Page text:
Rosenbloom first met the Rebbe in 1963, after an encounter with Chabad shluchim Rabbi Moshe and Mindy Feller, who had just begun to establish Chabad activities in Minneapolis. Before departing, the Rebbe had advised Mindy, who had recently graduated in mathematics from Hunter College, to seek a teaching position in a local university as part of her Shlichus. That is how Rosenbloom, who was head of the Department of Mathematics in the University of Minnesota at the time, came into contact with Chabad, ending up in yechidus a year later. The relationship blossomed. Gradually becoming an observant Jew, Rosenbloom moved to New York, taking a position at Columbia University.
On his regular visits to 770, Rosenbloom would present the Rebbe with his most recently published paper. One day in 1975, Rosenbloom received a call from Rabbi Leibel Groner asking if he knew of a mathematician who could read German. Rosenbloom replied that a more pertinent issue was the content of the paper than its language, and he agreed to take a look at it. The next day when the paper arrived, Rosenbloom was somewhat confused. “It had introduction, and no conclusion: he recalled.” There were some elements that were well known and there were aspects that appeared to be new”.
“I figured that this must be someone who has no access to a library,” Rosenbloom explained to himself, “and I thought it might be some Russian refugee that the Rebbe is interested in helping.”
At the next Farbrengen he attended (10 Shevat, 5735), Rosenbloom presented the Rebbe with a written evaluation of the paper and some suggestions on how to make it publishable.”It needs an introduction. It needs references and the manuscript is not complete,” Rosenbloom said. “The author is deceased,” the Rebbe informed him.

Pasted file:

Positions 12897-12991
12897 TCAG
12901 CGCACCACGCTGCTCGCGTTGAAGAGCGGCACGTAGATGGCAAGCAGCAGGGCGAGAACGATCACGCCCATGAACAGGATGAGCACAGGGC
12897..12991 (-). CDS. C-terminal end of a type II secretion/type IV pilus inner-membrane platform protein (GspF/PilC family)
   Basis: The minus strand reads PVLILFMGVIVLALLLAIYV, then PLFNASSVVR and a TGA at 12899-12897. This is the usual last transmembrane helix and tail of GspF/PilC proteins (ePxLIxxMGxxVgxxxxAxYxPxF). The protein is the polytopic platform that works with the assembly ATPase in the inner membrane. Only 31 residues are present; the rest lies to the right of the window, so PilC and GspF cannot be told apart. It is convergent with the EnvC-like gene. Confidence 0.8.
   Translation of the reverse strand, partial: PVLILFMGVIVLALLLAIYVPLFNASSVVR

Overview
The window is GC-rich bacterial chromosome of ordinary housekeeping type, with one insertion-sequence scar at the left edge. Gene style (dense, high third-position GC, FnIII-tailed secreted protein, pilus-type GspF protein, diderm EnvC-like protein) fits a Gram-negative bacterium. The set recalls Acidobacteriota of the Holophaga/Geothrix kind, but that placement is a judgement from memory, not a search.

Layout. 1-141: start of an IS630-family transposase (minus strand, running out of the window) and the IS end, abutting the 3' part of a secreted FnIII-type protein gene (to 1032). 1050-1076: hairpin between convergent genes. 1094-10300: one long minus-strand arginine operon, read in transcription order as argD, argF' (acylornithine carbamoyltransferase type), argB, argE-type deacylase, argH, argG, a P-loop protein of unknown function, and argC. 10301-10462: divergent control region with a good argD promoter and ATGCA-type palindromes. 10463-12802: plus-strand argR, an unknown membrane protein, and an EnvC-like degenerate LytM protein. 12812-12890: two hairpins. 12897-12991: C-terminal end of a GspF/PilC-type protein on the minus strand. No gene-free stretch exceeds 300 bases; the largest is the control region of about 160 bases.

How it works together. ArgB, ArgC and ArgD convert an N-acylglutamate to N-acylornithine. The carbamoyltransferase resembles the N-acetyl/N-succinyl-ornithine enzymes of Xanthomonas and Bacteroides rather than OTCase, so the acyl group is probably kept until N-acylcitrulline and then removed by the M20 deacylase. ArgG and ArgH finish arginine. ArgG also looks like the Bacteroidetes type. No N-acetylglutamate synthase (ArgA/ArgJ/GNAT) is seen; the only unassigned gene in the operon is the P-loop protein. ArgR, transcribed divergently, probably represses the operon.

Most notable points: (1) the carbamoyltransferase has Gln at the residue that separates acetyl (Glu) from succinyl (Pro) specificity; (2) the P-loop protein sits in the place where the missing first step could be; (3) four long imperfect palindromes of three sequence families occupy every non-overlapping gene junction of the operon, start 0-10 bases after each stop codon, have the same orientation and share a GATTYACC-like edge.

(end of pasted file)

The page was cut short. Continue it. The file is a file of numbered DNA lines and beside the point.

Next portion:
The Rebbe asked Rosenbloom if he could find a student to work on the paper to prepare it for publication, offering to provide financial compensation. Rosenbloom was hesitant. The material was too advanced for a graduate student and no professor would be interested on working on another person’s paper.
Realizing that the matter was important to the Rebbe, he offered to do the work himself. It was only at this point that the Rebbe made a full disclosure. “I was not willing to tell you who the author is, not to influence you, but it was written by my brother. He was younger than I am and he has passed on. This is the only thing left of him.”
When Rosenbloom commented that the author did not appear to have access to a library, as he cites no references, the Rebbe explained, “He was an independent character. He was not willing to look at anything… Only afterwards would he look in a reference to see if someone had explained the same thing.”
Working on the manuscript the entire summer, Rosenbloom discovered that R’ Yisroel Aryeh Leib had independently reached the same conclusions as some prominent mathematicians though he had done so with different proofs. The paper was published three years later. The Rebbe instructed Rosenbloom not to make any mention that the author was the Lubavitch Rebbe’s brother as he wanted it to stand on its own merits.